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Rough road to school

India's Constitution guarantees the right to education. But for the underprivileged child, it still remains an uphill task to get decent schooling. Charu Sudan Kasturi reports. Why students drop out

india Updated: Apr 18, 2012 11:23 IST
Charu Sudan Kasturi

When Prime Minister Manmohan Singh addressed the nation on the morning of April 1, 2010, he became the first premier to do so for the launch of any law in independent India.

Speaking on the Right to Education (RTE) Act, one of the biggest early achievements of the subsequently scam-scarred government, the Prime Minister recalled his own childhood.

“I was born into a family of modest means,” he said. “In my childhood, I had to walk a long distance to go to school. I read under the dim light of a kerosene lamp.”

Two generations after Singh went to school, India has a school enrolment rate of 97%, many more schools, an education policy that places children at its centre, and unprecedented public investment in the sector. However, for many children from poor families, the challenges of accessing education remain remarkably similar to those the Prime Minister faced, statistics show.

Girls fare worse than boys on all indicators of education access; scheduled caste and scheduled tribe students still face discrimination, and Muslim students are less likely to complete elementary schooling than their counterparts from other communities.

Infrastructure gaps and a shortage of teachers continue to plague many schools. Students who struggle are often left to fend for themselves. Child labour remains a scourge. Why students drop out

Relatively newer challenges have also emerged — concerns that start with an unregulated pre-school system and linger through formal school in the form of questions over whether students are actually learning what they should be.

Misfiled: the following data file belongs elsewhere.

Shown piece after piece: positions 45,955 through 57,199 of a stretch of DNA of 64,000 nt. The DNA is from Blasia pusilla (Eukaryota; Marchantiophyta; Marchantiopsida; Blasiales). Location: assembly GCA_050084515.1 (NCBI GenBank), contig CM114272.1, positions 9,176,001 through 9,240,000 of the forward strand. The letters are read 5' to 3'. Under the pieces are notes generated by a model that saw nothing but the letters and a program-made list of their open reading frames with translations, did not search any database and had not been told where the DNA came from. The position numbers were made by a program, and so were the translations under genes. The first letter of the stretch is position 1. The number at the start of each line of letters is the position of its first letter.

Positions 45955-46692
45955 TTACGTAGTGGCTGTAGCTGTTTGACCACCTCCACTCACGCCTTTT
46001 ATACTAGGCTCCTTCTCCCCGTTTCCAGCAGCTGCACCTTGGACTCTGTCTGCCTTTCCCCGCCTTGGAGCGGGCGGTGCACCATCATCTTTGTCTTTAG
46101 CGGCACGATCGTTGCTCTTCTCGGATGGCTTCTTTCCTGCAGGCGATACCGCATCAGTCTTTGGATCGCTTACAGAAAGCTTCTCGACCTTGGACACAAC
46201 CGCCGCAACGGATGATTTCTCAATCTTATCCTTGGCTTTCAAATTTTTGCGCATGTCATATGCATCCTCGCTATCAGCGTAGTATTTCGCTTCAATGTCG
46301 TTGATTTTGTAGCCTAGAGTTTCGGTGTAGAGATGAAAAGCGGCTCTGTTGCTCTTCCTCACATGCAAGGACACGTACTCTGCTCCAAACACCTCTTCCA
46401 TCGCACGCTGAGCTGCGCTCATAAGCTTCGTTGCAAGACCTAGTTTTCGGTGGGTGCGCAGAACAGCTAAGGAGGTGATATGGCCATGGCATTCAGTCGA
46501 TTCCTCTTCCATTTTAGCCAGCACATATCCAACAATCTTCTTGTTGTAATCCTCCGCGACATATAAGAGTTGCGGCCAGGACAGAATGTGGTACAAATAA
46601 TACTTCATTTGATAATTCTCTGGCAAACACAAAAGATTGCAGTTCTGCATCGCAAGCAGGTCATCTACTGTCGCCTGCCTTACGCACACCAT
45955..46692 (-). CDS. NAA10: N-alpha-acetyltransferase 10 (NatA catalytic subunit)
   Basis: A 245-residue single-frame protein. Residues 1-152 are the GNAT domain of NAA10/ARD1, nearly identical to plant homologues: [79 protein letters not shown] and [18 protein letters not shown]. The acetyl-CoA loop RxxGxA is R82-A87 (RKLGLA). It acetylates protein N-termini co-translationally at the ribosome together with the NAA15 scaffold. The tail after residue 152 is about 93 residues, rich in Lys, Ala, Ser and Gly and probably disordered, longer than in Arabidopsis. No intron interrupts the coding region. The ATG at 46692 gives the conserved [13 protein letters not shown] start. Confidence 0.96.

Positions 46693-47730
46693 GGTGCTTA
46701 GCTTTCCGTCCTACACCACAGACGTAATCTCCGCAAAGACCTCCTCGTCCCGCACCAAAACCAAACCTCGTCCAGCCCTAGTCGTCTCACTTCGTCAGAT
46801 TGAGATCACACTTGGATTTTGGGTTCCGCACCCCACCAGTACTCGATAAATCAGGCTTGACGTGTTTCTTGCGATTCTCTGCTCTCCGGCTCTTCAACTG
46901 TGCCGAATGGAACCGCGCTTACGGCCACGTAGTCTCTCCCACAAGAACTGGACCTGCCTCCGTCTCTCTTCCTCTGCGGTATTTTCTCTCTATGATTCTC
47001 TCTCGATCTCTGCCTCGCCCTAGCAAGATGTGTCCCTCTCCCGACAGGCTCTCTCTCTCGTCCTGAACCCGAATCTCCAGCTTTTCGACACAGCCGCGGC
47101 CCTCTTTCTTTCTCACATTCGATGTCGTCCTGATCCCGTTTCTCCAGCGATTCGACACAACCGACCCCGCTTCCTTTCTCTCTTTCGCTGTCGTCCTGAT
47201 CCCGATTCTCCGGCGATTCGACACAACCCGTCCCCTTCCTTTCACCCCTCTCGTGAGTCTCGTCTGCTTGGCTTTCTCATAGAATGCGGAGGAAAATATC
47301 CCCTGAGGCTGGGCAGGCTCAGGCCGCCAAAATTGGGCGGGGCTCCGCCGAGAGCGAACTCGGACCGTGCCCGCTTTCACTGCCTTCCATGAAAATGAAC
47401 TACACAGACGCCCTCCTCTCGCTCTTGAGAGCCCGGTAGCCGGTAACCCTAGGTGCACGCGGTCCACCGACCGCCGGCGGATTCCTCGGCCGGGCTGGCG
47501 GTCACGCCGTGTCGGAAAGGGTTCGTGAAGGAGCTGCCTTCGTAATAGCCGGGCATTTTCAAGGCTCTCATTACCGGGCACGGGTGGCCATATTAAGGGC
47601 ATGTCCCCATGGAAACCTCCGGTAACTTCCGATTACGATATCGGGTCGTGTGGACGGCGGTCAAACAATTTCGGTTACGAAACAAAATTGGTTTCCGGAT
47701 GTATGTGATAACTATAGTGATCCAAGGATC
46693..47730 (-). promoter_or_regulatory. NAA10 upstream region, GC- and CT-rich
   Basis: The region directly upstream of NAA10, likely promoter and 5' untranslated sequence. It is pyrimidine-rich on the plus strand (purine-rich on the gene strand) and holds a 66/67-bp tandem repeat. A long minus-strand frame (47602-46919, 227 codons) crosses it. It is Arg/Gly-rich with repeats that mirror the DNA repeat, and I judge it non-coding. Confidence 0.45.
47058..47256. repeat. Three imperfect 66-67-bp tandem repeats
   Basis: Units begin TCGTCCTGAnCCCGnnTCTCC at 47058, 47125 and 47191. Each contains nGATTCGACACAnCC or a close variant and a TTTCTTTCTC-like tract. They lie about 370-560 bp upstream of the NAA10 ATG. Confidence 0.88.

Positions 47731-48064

The RTE Act has come into effect at a time when India, with 65% of its population under the age of 35, enjoys a significant demographic edge over the ageing economies of Japan, China and Western countries.

Coupled with never-before investments made in higher education over the past decade, the law — which aims to provide at least basic schooling to every child between six and 14 — could help India reap the benefits of this advantage, the National Knowledge Commission said in its reports.

The Act set six months — by September 31, 2010 — as the deadline for all schools to meet a strict teacher-pupil ratio, three years — by March 31, 2013 — for infrastructure requirements at schools, and five years — by March 31, 2015 — for ensuring that all teachers are qualified.

The deadline for the first marker of progress, on teacher-student ratios, was missed. And with less than a year to go for March 31, 2013, statistics show that India may well miss the deadline for schools to meet infrastructure requirements.

The year-long HT initiative will highlight the myriad challenges facing India’s school education system, before looking at initiatives — both public and private — that have helped tackle these challenges. Finally, we will look at what needs to be done, going ahead.

The transformative power of education needs no debate, but what it needs to do for an Indian child from a modest economic background was perhaps best articulated by the Prime Minister himself when he launched the RTE Act two years ago.

"I am what I am today because of education," he said.